You will probably be familiar with a car’s “logbook” officially known as V5C. This is a form issued to the registered keeper of a vehicle. A caravan has a very similar document, CRiS document. It’s not issued by the government, like the V5C form, it was set up by the National Caravan Council, which all caravan manufacturers are members, to help prevent caravan theft.
When you buy or sell a caravan the CRiS document is an important part of the process as it “proves” ownership. All new caravan are CRiS registered. Maybe that’s not strictly true. All NCC member caravans are CRiS registered at “birth”.
Each caravan has a CRiS number, or VIN number which is used when insuring a caravan. The number itself contains certain information to identify the caravan.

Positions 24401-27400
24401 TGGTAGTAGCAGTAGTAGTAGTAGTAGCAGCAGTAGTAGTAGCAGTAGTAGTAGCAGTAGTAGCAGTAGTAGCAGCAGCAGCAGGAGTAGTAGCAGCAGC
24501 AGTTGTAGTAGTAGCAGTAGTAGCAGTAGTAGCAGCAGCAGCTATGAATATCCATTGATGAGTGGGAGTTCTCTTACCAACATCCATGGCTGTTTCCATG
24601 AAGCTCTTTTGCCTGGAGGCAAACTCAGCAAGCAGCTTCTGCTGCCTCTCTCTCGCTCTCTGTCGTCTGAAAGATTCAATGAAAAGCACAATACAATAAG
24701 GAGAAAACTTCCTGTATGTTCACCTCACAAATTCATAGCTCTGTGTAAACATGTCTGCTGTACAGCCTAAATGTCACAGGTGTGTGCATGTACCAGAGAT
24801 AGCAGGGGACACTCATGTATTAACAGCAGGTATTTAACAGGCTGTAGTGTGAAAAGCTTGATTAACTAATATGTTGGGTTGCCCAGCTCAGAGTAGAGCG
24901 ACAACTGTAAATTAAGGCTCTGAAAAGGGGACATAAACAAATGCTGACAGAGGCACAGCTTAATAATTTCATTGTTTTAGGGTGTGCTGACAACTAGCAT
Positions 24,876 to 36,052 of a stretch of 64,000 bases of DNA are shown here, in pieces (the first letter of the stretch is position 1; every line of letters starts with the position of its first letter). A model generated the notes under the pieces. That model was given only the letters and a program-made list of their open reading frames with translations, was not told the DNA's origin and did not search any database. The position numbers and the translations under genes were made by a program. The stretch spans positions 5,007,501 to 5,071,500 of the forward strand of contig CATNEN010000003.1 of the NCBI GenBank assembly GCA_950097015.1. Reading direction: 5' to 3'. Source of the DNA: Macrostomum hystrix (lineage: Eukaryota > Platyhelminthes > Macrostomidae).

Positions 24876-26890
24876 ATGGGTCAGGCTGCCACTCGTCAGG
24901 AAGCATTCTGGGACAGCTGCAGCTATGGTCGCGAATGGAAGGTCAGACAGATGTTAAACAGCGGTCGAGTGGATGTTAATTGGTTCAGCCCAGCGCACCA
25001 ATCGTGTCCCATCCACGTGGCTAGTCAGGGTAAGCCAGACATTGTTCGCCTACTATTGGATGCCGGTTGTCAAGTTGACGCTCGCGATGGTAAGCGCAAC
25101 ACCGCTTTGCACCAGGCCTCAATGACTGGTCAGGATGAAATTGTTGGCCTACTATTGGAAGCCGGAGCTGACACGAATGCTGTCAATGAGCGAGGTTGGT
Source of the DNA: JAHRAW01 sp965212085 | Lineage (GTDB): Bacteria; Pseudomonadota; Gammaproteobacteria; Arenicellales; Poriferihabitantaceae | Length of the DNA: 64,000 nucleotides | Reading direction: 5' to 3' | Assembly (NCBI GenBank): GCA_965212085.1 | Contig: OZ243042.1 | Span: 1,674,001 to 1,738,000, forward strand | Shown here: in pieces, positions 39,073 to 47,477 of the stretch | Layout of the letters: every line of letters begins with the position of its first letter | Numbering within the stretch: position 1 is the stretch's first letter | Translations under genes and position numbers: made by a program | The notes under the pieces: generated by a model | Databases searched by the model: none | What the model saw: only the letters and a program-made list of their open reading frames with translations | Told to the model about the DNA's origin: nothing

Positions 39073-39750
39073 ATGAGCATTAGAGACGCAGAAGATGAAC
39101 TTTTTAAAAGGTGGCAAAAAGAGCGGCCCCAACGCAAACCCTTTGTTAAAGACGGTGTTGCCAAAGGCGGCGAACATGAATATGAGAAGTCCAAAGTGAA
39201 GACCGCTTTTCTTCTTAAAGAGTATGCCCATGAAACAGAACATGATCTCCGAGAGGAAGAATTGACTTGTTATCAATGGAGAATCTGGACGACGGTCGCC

Caravan details are kept centrally by CRiS, which also run checks that you can make as a potential caravan buyer to see if the caravan has been written off, or has any finance outstanding etc, much like you can with an HPI check on cars.
“CRiS Check” Consists of:
- Check the name of registered keeper
- Check if it has been reported as stolen
- Check if it has outstanding finance
- Check if it has been written off by insurers
The CRiS website is at https://www.cris.co.uk/
It’s interesting to note that CRiS is not a Government run scheme, as a caravan is seen by law just as a trailer. This has some advantages, in that you don’t need a regular road legal test, like an MOT and you don’t actually need insurance, although if you have a caravan of any value it certainly makes sense!
Keep your CRiS document safe, as you’ll need it when you sell it. It is also recommended that you take it with you when travelling, as it proves you are the registered keeper.